Presentation on theme: "Marketing Channels and Supply Chain Management"— Presentation transcript:
1 Marketing Channels and Supply Chain Management Chapter 12
2 Issues Concerning Distribution Channels What is the NatureOf DistributionChannels?What Problems doCompanies Face inDesigning andManaging TheirChannels?How do ChannelFirms Interact andOrganize to do theWork of theChannel?
3 Value Delivery Network The network made-up of the company, suppliers, distributors and ultimately customers who “partner” with each other to improve the performance of the entire system in delivering customer value.Upstream partners: set of firms that supply stuffs needed to create a product or service.Down stream partners: firms that help producers to deliver products to the customers.
4 Marketing/Distribution Channel: A set of interdependent organizations (intermediaries) involved in the process of making a product or service available for use or consumption by the consumer or business user.A strong distribution system can be a competitive advantage.Channel decisions involve long-term commitments to other firms.
5 Nature & Importance of Marketing Channels How Channel Members Add ValueIntermediaries require fewer contacts to move the product to the final purchaser.Intermediaries help match product assortment demand with supply.Intermediaries help bridge major time, place, and possession gaps that separate products from those who would use them.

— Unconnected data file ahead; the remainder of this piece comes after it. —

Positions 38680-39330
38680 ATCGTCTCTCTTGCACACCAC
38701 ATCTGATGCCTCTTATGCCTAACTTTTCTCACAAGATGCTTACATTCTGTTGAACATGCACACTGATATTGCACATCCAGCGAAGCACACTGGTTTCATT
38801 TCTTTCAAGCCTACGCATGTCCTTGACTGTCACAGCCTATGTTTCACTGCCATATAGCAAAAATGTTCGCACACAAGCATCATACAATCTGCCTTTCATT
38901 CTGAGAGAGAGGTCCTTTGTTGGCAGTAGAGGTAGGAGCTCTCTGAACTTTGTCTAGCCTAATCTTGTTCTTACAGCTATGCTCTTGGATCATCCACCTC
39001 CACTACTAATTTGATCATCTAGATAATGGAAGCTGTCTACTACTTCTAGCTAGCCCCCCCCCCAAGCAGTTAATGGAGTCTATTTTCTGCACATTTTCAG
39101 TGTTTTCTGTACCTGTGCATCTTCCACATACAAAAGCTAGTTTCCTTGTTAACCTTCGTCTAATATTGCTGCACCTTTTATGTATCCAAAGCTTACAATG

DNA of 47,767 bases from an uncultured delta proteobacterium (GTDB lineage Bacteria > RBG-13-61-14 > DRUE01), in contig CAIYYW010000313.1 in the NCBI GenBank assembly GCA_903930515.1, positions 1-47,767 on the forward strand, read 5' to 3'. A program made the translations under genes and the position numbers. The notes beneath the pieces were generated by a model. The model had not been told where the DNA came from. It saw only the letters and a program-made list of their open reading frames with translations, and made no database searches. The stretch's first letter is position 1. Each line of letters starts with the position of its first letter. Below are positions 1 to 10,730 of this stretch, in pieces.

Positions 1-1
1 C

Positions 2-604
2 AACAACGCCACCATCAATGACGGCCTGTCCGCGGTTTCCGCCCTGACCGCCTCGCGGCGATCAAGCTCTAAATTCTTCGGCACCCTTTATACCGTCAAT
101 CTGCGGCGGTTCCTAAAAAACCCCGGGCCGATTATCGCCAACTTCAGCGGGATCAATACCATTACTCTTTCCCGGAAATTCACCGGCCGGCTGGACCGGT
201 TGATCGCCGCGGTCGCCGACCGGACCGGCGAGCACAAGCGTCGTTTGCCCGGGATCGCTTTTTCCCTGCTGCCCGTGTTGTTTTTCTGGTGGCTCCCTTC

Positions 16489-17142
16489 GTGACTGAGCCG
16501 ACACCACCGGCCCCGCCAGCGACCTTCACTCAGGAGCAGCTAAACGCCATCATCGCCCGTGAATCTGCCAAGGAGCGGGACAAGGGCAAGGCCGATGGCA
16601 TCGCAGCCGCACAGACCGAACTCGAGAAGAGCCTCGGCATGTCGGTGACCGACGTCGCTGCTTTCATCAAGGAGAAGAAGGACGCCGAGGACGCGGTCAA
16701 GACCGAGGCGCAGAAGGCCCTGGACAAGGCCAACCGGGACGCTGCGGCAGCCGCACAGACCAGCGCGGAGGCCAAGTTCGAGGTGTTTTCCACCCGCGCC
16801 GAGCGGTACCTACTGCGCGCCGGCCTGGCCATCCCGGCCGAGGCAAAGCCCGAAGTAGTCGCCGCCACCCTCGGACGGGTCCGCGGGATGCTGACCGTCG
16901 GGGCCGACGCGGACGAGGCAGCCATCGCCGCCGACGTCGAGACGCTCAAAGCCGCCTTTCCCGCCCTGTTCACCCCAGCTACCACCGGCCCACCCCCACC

6 How a Marketing Intermediary Reduces the Number of Channel Transactions
7 Distribution Channel Functions Functions Should be Assigned to the Channel Member Who Can Perform Most Efficiently and Effectively to Provide Satisfactory Assortments of Goods and Services to Target Customers.Risk TakingInformationFinancingPromotionPhysicalDistributionContactNegotiationMatching
8 Number of Channel Levels Channel Level - Each Layer of Marketing Intermediaries that Perform Some Work in Bringing the Product and its Ownership Closer to the Final Buyer.MCChannel 1Direct ChannelMRCChannel 2Indirect ChannelMWRCChannel 3MWJRCChannel 4
9 Channel Behavior and Organization Channel ConflictOccurs when channel members disagree on roles, activities, or rewards. Who should do what and for what rewards?Types of Conflict:Horizontal conflict: occurs among firms at the same channel level e.g: Dealers’ conflict, or retailer to retailerVertical conflict: occurs among firms at different channel levels e.g. Conflict between parent company and re-sellers.For the channel to perform well, each channel member’s role must be specified and conflict must be managed.
10 Conventional Marketing Channel Vs. a Vertical Marketing System ManufacturerManufacturerRetailerWholesalerWholesalerRetailerConsumerConsumer
11 Conventional Vs Vertical Marketing System: Conventional System:A channel consisting of one or more independent producers, wholesalers, retailers, each a separate business seeking to maximize its own profits, even at the expense of profits for the system as a whole.Vertical System (VMS):A channel structure where producers, wholesalers and retailers act as a unified system.One channel member owns the others, has contracts with them or has so much power that they all cooperate.